Under the California Arbitration Act (“CAA”), an adverse award is subject to judicial review. Any party may petition the superior court to either vacate or correct the award. (Code Civ. Proc. § 1285.) But in most instances, such review is limited by statute, and such petitions face a number of substantive and procedural obstacles. Before seeking review of an arbitrator’s award, consider the following principles:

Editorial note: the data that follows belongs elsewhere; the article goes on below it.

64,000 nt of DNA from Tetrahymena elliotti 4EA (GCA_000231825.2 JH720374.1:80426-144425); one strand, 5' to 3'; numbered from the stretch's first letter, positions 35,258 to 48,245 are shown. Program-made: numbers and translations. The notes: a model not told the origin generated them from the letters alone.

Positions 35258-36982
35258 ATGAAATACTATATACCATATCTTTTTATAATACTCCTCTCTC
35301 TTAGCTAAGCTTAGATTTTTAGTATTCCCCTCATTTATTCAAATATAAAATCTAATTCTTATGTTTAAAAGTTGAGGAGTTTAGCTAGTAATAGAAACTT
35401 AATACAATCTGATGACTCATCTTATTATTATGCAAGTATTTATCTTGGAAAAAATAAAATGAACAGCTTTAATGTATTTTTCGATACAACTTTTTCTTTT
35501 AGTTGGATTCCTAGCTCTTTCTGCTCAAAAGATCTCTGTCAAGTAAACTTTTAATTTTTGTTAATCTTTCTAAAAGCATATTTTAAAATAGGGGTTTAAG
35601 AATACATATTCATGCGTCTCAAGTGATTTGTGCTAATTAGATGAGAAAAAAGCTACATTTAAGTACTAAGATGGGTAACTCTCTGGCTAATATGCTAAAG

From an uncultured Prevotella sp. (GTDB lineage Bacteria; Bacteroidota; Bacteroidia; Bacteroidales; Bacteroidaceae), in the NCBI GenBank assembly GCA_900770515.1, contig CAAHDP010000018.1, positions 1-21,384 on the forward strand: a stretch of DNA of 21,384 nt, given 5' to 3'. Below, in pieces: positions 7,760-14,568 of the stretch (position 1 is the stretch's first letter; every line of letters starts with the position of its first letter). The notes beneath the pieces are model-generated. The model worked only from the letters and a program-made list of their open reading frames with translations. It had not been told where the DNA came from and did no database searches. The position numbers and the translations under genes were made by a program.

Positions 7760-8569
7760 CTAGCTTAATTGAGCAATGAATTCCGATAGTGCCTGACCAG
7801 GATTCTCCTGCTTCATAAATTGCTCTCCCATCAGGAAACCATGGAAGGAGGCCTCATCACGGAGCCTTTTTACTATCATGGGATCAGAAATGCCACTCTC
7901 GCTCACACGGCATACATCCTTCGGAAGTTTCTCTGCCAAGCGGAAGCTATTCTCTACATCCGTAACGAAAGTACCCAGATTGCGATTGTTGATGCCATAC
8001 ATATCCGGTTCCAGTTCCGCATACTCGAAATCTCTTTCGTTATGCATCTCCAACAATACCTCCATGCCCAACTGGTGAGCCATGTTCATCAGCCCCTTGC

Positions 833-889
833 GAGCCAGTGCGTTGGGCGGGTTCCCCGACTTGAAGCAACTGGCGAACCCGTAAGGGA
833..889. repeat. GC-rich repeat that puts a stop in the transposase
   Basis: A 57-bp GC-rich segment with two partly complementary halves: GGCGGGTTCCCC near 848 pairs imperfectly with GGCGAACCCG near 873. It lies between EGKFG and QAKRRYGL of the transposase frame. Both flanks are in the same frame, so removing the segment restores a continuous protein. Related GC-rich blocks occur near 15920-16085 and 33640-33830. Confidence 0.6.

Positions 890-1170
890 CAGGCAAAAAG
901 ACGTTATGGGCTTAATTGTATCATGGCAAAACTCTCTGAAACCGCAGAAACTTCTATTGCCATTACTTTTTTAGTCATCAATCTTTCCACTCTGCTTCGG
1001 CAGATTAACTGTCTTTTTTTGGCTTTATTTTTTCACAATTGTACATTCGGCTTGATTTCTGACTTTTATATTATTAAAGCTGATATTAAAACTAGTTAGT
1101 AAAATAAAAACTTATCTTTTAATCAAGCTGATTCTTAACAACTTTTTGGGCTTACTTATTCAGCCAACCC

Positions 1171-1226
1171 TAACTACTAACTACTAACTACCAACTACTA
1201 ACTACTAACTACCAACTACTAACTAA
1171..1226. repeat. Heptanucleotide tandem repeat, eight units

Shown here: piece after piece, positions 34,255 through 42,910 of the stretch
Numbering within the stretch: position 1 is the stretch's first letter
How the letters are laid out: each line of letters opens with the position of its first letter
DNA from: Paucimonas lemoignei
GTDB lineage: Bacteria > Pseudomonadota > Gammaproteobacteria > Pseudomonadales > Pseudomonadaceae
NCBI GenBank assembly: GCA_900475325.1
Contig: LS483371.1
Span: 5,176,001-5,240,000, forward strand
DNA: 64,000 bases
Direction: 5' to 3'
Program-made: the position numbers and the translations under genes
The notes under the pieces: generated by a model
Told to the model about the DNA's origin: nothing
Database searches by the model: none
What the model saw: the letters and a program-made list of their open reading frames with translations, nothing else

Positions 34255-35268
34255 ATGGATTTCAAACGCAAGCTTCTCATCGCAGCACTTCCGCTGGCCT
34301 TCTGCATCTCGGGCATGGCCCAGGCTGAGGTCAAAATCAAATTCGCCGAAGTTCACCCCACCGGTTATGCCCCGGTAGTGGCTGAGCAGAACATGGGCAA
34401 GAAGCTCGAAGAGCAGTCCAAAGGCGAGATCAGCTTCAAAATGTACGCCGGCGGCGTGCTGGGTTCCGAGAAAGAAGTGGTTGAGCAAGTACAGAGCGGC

Generally, a party challenging an award may only petition to correct or vacate a final award. Where the award is interim, meaning it did not resolve all issues in the arbitration, a court lacks jurisdiction to vacate or correct it. (See Maplebear, Inc. v. Busick (2018) 26 Cal.App.5th 394, 407.) A party may seek writ review of an interim award, but such writ petitions are “extraordinary,” discretionary, and rarely granted.